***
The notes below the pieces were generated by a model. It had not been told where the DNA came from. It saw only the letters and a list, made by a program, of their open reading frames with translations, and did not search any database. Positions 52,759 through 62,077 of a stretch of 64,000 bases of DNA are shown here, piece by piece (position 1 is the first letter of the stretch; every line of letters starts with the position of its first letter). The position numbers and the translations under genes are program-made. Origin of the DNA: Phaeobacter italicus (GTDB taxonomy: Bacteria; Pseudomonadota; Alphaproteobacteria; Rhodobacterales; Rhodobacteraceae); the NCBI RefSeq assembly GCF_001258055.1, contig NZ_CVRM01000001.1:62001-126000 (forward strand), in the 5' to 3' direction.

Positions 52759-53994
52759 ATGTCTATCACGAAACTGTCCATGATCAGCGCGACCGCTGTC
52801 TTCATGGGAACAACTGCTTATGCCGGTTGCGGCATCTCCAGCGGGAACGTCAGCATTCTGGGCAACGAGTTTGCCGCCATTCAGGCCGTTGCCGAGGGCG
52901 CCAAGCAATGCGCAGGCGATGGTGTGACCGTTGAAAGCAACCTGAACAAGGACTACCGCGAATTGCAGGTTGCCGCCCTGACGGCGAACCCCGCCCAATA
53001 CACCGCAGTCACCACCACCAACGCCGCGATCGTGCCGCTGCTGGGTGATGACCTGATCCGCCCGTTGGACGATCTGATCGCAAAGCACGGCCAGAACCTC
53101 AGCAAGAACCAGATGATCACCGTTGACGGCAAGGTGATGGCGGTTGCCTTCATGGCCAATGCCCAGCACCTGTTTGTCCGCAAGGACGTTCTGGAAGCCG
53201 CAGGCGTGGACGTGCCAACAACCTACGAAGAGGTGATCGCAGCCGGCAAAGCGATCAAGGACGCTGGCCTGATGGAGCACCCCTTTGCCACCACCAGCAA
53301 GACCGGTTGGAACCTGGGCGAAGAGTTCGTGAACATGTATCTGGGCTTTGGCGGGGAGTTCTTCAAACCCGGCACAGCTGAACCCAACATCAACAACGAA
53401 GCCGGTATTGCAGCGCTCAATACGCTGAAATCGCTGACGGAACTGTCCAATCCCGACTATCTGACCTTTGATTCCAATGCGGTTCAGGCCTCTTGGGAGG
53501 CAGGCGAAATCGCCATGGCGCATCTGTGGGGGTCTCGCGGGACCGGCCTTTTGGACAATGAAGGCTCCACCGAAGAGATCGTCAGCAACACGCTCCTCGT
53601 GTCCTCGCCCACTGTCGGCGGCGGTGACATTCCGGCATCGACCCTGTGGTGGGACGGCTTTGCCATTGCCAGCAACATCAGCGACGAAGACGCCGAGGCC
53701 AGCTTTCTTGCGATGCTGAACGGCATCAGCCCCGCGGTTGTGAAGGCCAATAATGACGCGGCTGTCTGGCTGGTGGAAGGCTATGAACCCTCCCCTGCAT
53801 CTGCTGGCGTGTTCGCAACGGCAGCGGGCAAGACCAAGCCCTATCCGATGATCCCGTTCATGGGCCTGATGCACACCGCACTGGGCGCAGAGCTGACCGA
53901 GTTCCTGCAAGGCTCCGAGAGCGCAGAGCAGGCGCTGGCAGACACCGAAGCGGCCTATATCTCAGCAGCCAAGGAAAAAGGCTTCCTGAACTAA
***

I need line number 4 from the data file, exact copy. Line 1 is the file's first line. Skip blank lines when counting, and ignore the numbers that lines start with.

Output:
52801 TTCATGGGAACAACTGCTTATGCCGGTTGCGGCATCTCCAGCGGGAACGTCAGCATTCTGGGCAACGAGTTTGCCGCCATTCAGGCCGTTGCCGAGGGCG